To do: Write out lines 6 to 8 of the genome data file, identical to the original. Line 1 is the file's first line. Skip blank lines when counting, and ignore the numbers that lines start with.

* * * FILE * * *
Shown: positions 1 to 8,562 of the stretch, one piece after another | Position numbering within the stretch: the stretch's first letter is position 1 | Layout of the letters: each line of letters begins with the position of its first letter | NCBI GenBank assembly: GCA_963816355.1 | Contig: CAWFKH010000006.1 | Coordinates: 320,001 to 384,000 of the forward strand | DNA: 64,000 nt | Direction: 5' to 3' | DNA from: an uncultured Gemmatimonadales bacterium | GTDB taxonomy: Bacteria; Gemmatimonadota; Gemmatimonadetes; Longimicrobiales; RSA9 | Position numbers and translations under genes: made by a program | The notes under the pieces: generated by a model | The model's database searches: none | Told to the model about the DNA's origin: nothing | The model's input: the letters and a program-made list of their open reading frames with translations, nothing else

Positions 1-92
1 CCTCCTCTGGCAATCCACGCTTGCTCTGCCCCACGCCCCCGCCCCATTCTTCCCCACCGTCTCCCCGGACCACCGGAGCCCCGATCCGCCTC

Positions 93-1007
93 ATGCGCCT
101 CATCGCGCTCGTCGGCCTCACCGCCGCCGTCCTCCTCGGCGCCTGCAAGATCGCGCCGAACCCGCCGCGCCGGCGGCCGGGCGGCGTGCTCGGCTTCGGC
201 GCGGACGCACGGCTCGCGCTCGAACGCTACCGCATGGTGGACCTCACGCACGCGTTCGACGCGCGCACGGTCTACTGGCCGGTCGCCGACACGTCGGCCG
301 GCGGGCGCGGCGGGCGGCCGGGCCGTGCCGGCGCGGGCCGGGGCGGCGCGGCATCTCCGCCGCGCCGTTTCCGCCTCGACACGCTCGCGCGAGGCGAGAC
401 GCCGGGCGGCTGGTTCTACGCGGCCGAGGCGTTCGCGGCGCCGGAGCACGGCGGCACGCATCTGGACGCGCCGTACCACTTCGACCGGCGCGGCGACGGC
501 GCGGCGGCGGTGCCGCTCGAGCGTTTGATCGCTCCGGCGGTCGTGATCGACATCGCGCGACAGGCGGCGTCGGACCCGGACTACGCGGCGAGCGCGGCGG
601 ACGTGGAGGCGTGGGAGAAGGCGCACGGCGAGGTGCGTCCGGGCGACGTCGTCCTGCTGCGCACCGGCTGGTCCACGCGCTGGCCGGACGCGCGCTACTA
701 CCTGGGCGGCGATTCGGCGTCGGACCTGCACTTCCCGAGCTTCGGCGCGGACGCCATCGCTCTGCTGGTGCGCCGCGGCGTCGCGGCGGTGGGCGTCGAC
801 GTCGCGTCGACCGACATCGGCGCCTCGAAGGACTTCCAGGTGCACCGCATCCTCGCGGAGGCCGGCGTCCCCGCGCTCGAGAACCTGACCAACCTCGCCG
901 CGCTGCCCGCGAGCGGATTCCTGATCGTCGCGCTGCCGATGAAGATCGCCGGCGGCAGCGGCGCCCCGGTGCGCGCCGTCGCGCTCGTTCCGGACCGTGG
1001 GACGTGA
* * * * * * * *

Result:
101 CATCGCGCTCGTCGGCCTCACCGCCGCCGTCCTCCTCGGCGCCTGCAAGATCGCGCCGAACCCGCCGCGCCGGCGGCCGGGCGGCGTGCTCGGCTTCGGC
201 GCGGACGCACGGCTCGCGCTCGAACGCTACCGCATGGTGGACCTCACGCACGCGTTCGACGCGCGCACGGTCTACTGGCCGGTCGCCGACACGTCGGCCG
301 GCGGGCGCGGCGGGCGGCCGGGCCGTGCCGGCGCGGGCCGGGGCGGCGCGGCATCTCCGCCGCGCCGTTTCCGCCTCGACACGCTCGCGCGAGGCGAGAC